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Ambient Conditions Change Baseline 0 on an IR Breath instrument - Disappearing Alcohol

Updated: Sep 13, 2022

Experiment studying the phenomenon of disappearing alcohol

It is easy to replicate this experiment on an Intoxilyzer® 5000. It is more difficult to replicate this experiment on an Intoxilyzer® 8000 because the 8000 has a very weak pump. The phenomenon applies, however, to both instruments because the baseline zero is always floating.


Intoxilyzer® 5000

Wet-bath simulator with 100 target value solution at 34.0 C

Wet-bath simulator with 50 target value solution at 34.0 C

This video displays the function of and relationship between the air blank and ambient fail systems on an IR evidentiary breath instrument such as the Intoxilyzer® 5000C (or 5000 as in this video) and the Intoxilyzer® 8000C (or 8000). In this experiment the room's ambient conditions have been artificially elevated to 50 mg / 100 mls by attaching a second wet-bath simulator (at 50 mg/ 100 mls and 34C) to the breath tube inlet.

Although the 5000 instrument is programmed to flag "Ambient Fail" at 20 mg/100 mls, no such error message is produced. This is because the instrument can only compare an unacceptable ambient situation ( 50 mg/100 mls) against the baseline established when the instrument was first powered on (50 mg / 100 mls.) Note that the instrument is powered up (cold boot) with the 50 mg/100mls simulator output attached to the breath tube.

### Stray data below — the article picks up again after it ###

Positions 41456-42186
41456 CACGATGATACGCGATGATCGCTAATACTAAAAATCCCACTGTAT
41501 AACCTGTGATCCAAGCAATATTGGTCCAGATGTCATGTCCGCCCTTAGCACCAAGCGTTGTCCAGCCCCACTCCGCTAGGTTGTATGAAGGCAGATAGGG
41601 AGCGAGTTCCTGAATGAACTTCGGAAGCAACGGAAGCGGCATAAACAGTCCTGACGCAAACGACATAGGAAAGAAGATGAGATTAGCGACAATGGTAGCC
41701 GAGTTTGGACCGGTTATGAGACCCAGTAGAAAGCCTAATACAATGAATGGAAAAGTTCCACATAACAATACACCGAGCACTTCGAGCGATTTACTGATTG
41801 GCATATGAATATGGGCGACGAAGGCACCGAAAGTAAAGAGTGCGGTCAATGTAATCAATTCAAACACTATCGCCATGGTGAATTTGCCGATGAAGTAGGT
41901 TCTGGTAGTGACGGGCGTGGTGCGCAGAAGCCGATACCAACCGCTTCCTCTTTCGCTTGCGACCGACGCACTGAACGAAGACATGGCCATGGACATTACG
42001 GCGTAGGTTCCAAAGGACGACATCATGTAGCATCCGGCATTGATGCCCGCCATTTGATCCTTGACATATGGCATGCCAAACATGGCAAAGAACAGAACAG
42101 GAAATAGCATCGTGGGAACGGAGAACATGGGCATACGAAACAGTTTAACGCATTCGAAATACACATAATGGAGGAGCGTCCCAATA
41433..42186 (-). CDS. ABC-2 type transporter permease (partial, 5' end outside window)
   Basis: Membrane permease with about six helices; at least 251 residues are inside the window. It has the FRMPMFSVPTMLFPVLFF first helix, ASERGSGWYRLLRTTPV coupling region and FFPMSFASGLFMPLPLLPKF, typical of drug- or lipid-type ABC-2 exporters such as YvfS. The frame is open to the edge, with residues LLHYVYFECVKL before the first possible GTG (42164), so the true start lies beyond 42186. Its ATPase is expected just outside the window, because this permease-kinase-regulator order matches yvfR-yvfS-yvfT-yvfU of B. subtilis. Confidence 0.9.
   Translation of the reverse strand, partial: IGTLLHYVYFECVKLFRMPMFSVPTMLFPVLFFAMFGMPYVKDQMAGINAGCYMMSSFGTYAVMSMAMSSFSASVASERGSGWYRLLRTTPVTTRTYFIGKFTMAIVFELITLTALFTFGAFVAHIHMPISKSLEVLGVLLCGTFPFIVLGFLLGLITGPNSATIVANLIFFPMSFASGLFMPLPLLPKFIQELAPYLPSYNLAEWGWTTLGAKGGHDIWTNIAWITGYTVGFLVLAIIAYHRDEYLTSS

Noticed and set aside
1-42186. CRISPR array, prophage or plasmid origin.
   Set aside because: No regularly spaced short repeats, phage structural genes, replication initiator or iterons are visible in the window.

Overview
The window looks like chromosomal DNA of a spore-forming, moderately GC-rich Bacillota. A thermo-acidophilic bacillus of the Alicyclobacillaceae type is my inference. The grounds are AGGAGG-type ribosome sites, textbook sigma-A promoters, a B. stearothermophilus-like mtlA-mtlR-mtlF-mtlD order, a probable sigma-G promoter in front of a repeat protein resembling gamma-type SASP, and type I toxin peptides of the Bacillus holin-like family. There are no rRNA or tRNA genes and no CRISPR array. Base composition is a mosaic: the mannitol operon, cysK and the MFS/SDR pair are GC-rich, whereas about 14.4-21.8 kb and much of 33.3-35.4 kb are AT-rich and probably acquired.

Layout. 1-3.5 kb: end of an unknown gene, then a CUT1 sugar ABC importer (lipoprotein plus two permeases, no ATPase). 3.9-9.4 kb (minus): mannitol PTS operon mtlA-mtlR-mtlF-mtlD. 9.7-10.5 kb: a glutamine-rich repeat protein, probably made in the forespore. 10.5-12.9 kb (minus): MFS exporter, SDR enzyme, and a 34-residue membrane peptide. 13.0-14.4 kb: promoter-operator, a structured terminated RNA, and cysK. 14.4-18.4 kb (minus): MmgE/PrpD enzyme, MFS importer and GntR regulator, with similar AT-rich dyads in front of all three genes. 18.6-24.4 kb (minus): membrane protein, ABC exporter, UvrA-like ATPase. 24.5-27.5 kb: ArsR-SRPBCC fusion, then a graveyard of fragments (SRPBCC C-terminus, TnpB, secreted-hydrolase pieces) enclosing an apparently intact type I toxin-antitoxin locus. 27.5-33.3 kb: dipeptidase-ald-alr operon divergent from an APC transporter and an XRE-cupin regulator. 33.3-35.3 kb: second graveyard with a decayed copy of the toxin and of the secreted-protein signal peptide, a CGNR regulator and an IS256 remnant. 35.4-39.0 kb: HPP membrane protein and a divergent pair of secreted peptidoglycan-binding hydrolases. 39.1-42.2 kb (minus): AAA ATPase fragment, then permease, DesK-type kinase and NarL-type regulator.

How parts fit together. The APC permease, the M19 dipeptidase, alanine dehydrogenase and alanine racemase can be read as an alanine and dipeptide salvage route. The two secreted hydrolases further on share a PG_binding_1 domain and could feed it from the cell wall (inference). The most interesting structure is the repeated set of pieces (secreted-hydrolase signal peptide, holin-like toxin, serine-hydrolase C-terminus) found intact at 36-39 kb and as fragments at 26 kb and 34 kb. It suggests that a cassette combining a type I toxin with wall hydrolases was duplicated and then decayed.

The instrument erroneously considers the 50 mg /100 mls as 00 mg /100 mls. Any subsequent breath or cal. check readings will be affected by this baseline. The baseline zero, however, shifts up and down relative to each air blank.

Why is this significant to defence counsel?

The real danger of this phenomenon is that calibration checks become not reliable - and in this example the 100 mg /100 mls alcohol standard produces a calibration check of 51 mg / 100 mls. COBRA data from the weeks before and after a particular subject test may be very useful in flagging unusually low cal checks that possibly are being caused by ambient ethanol. Alternatively, another chemical interferent in the room air (e.g. hand cleaners, paint, cleaning fluids) may do the same thing as ambient ethanol. Unreliable cal checks do not cause erroneous subject test results but they do compromise the scientific reliability of the subject tests, and should compromise the Crown's ability to rely on the 320.31(1)(a) presumption of accuracy.


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